Tom Vanderbilt, author of Traffic: Why We Drive the Way We Do (and What It Says About Us), wrote an interesting piece for Slate titled What Would Get Americans Biking to Work? (Decent parking).
Bicycle parking is an overlooked, and often serious problem in many places where bicycle use is on the rise. Even in world-famous bike-friendly cities such as Copenhagen, bike parking is not meeting demand. From the article:
Of course, even in a bicycling paradise like Copenhagen, bicycle parking is hardly ideal. “Parking is the last great challenge in a bike culture,” as Mikael Colville-Andersen, who writes the Copenhagenize blog, told me. In its 2004 “Traffic and Environment Plan,” the city of Copenhagen, noting that bike parking wasn’t even assessed until 2001 (when it was found there were 2,900 spaces in the historic center), declared: “Only one third of cyclists are satisfied with their options for parking their bicycles and other road users, particularly walkers, are increasingly annoyed by parked cycles.”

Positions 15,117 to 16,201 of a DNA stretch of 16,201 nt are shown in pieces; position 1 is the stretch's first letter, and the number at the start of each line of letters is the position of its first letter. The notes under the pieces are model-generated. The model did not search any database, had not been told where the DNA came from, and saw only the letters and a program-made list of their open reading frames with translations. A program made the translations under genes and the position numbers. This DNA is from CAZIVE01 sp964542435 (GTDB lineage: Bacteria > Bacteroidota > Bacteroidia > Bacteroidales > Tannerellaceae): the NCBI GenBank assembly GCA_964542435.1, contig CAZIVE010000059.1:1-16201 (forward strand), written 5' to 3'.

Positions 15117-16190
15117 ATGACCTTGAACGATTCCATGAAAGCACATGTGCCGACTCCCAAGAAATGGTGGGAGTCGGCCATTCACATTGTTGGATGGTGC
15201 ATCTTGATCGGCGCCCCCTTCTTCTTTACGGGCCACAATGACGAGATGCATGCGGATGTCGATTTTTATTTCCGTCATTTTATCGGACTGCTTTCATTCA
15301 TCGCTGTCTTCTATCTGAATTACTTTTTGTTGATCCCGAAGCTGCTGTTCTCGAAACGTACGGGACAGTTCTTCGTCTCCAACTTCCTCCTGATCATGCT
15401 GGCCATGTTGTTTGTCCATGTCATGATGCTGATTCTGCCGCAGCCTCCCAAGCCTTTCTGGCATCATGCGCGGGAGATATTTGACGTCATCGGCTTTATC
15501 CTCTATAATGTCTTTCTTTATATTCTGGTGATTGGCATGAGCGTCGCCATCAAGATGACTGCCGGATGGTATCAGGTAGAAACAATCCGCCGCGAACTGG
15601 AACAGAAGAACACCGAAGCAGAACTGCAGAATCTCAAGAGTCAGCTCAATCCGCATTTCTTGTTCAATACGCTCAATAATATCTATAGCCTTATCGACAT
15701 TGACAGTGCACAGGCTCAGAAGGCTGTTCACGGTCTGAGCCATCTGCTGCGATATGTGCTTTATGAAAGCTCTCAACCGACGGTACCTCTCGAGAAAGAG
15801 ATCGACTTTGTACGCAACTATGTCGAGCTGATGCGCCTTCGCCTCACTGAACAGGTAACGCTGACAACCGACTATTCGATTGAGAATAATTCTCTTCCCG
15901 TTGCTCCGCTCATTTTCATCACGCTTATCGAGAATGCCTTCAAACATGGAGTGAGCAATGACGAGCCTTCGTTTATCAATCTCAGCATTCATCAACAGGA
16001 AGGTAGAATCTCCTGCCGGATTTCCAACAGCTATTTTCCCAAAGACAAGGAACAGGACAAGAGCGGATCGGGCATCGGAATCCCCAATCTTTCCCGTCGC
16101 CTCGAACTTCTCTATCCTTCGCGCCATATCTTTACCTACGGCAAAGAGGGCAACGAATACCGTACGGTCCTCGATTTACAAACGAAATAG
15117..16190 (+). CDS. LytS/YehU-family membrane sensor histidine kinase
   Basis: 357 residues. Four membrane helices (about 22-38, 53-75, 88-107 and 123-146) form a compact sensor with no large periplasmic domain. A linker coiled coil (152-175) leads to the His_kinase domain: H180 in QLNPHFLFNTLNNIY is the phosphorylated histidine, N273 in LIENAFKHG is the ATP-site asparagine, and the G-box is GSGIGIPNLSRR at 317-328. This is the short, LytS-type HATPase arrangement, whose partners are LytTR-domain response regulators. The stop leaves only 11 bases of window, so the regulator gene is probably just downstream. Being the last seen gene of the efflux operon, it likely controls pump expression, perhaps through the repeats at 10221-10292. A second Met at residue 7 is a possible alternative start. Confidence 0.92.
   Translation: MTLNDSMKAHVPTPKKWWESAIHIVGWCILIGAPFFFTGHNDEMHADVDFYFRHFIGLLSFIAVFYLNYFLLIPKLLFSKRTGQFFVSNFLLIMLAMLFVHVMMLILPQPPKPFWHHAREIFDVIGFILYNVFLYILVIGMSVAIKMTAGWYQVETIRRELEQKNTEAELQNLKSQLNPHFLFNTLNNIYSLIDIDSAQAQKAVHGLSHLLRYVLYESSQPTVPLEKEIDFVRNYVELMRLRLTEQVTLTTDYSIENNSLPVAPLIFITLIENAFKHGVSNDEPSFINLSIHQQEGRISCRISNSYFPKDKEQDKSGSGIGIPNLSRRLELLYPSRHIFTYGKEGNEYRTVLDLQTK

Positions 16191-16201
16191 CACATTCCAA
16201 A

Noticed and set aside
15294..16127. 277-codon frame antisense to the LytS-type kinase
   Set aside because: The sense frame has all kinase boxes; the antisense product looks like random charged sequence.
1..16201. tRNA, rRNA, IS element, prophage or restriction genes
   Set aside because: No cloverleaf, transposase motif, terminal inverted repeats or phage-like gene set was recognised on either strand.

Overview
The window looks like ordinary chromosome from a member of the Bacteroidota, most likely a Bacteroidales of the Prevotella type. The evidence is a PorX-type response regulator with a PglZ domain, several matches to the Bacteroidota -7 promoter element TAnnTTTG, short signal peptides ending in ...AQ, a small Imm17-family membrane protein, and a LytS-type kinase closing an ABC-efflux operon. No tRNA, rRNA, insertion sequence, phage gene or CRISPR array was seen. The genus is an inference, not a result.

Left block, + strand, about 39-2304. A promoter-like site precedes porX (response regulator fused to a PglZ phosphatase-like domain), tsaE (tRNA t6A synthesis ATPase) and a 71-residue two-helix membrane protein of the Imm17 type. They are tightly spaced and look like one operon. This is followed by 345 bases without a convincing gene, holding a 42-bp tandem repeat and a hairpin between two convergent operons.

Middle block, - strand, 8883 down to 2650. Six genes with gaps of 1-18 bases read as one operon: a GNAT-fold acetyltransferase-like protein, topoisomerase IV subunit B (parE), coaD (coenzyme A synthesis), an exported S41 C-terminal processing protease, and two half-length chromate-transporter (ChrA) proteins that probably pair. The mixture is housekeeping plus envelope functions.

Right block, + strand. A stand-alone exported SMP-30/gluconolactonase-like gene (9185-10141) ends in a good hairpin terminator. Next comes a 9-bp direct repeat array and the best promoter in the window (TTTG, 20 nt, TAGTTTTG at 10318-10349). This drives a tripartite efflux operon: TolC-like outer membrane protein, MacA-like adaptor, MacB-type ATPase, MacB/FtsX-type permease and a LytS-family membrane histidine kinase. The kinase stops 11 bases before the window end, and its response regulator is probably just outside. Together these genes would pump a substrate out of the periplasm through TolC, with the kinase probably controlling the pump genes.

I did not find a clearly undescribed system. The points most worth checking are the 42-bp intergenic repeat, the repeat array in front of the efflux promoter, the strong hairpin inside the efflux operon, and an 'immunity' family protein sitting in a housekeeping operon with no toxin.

Bike commuting rates have been directly linked to the availability of secure bike parking, so it’s imperative that bike parking is given serious consideration along with other infrastructure improvements. In many cities across the country, bicycle parking is not tied to the actual number of potential bike commuters in the area, so availability can be extremely spotty. Fortunately, we’re starting to see a few cities look at the problem more seriously, with Portland leading the way (no surprise). Philadelphia, Pittsburgh, Chicago, and Los Angeles (among others) also have plans in the works to improve their bike parking facilities.
As important as it is, bike parking is only one piece in the bike commuting puzzle. We also need more and better separated facilities, comprehensive training programs, better integration with transit, and work-related transportation benefits on the level of what we see for motorists and transit riders.